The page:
Undocumented Extended and Stored Procedures

  • TimothyAWiseman

    SSCrazy Eights

    Points: 8819

    Comments posted to this topic are about the item Undocumented Extended and Stored Procedures

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    Timothy A Wiseman
    SQL Blog: http://timothyawiseman.wordpress.com/

  • rnjohnson10

    SSC Journeyman

    Points: 96

    timothyawiseman (5/8/2008)


    Comments posted to this topic are about the item

    ...edited from article...

    Both sp_who and sp_who2 with its added columns can be tremendously valuable in scripts and programs, but for use on an ad hoc basis it is often more convenient to invoke the Activity Monitor GUI.

    ...edited from article...

    Are you kidding me? If something is hanging up the server, the GUI will take minutes or longer to show you what's happening. Using sp_who2 is generally pretty fast even if the server is getting creamed by something.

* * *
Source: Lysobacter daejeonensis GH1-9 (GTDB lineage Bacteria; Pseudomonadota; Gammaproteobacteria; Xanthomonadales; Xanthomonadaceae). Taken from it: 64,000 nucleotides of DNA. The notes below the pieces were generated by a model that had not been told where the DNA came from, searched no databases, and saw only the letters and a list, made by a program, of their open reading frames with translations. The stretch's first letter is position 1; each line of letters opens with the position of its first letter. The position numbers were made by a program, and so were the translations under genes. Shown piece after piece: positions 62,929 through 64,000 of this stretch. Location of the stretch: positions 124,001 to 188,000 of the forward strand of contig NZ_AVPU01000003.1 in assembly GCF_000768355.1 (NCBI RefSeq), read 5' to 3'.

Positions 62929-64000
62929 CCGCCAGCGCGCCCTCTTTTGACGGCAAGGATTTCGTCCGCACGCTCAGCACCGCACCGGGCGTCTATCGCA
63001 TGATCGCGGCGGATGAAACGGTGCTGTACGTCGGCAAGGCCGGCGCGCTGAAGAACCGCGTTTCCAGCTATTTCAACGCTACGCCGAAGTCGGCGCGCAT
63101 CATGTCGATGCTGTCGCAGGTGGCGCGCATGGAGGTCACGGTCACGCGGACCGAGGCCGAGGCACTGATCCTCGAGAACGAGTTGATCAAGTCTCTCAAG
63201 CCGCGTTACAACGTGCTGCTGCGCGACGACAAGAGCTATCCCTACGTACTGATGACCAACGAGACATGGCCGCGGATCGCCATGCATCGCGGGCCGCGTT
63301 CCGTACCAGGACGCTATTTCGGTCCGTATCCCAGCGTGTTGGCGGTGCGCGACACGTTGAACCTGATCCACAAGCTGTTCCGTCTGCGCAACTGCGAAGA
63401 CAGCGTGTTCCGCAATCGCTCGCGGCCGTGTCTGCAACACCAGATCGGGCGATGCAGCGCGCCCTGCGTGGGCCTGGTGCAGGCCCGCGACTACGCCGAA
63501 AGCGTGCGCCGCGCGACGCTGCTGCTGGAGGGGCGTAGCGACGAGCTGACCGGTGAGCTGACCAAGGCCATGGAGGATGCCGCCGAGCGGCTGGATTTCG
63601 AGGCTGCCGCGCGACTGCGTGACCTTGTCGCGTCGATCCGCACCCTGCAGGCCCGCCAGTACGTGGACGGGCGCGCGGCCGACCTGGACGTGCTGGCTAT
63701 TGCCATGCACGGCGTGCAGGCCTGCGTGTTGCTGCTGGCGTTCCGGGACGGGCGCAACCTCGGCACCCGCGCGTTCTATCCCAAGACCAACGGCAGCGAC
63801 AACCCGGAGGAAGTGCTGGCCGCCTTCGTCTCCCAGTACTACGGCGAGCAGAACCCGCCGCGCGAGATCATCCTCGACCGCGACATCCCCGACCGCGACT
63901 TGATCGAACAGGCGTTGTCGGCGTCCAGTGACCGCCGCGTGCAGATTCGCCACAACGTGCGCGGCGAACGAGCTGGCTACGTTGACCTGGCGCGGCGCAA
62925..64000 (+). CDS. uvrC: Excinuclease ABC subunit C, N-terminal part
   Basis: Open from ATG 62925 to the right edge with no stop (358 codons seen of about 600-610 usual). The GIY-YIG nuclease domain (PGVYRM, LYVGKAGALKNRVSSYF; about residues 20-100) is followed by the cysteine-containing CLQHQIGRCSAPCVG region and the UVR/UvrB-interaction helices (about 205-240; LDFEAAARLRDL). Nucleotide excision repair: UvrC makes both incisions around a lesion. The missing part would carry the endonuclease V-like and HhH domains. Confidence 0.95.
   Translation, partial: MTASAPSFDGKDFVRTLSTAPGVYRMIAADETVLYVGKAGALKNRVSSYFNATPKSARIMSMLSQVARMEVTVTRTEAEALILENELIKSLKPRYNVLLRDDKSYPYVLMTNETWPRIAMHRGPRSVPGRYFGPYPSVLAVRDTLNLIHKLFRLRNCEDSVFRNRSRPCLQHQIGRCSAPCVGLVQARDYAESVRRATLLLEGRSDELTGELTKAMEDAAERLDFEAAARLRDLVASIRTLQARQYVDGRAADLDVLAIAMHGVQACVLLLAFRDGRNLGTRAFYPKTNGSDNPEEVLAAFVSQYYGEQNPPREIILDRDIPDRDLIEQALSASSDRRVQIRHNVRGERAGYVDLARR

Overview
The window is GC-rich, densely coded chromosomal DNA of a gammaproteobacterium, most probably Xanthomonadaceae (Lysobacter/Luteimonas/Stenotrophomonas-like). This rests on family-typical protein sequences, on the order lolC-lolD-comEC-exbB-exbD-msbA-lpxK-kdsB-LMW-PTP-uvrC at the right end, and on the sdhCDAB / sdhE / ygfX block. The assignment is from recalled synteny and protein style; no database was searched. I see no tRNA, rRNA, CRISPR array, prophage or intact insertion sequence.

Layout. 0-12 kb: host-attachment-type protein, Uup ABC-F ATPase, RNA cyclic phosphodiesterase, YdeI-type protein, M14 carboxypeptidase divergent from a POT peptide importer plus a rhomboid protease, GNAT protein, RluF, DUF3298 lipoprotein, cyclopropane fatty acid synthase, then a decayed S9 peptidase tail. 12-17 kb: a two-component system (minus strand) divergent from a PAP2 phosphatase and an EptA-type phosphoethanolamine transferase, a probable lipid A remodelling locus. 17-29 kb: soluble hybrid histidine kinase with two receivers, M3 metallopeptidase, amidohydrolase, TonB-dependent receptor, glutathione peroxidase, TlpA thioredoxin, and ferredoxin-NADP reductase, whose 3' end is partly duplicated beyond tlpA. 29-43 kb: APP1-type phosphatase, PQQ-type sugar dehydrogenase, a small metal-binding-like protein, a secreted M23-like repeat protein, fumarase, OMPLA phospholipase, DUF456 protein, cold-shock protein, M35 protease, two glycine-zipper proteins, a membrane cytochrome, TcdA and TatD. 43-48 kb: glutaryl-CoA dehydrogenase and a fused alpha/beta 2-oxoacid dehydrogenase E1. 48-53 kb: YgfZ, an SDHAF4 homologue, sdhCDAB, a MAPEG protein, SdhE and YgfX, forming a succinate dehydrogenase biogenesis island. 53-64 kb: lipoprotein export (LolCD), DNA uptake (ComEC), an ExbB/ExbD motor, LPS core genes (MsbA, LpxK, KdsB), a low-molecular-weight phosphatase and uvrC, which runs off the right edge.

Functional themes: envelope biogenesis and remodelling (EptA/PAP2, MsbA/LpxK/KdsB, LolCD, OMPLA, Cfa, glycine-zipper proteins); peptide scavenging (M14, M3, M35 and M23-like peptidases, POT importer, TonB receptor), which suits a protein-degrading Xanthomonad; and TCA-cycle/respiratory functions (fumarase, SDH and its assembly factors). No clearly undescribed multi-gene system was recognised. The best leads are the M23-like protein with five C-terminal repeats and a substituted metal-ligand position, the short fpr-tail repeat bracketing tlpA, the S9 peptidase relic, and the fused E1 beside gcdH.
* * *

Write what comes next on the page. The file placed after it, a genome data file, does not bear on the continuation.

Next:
I have a custom sp_who3 script which simply modifies the sp_who2 script to only show active processes. That way you can quickly see the active processes when something is slowing the server.

    I find the GUI to be worthless.

  • afryer

    Valued Member

    Points: 74

    I would use Powershell for the first one and maybe write my own SP for the second. It takes me back to my unix days when wee had a whole list of shell scripts that we laid over the OS.

  • TimothyAWiseman

    SSCrazy Eights

    Points: 8819

    rnjohnson10 (5/8/2008)

    Are you kidding me? If something is hanging up the server, the GUI will take minutes or longer to show you what's happening. Using sp_who2 is generally pretty fast even if the server is getting creamed by something.

    ....

    You have a good point. Sp_who and sp_who2 will always be faster than the gui and that is particularly true if something is causing a general slow down.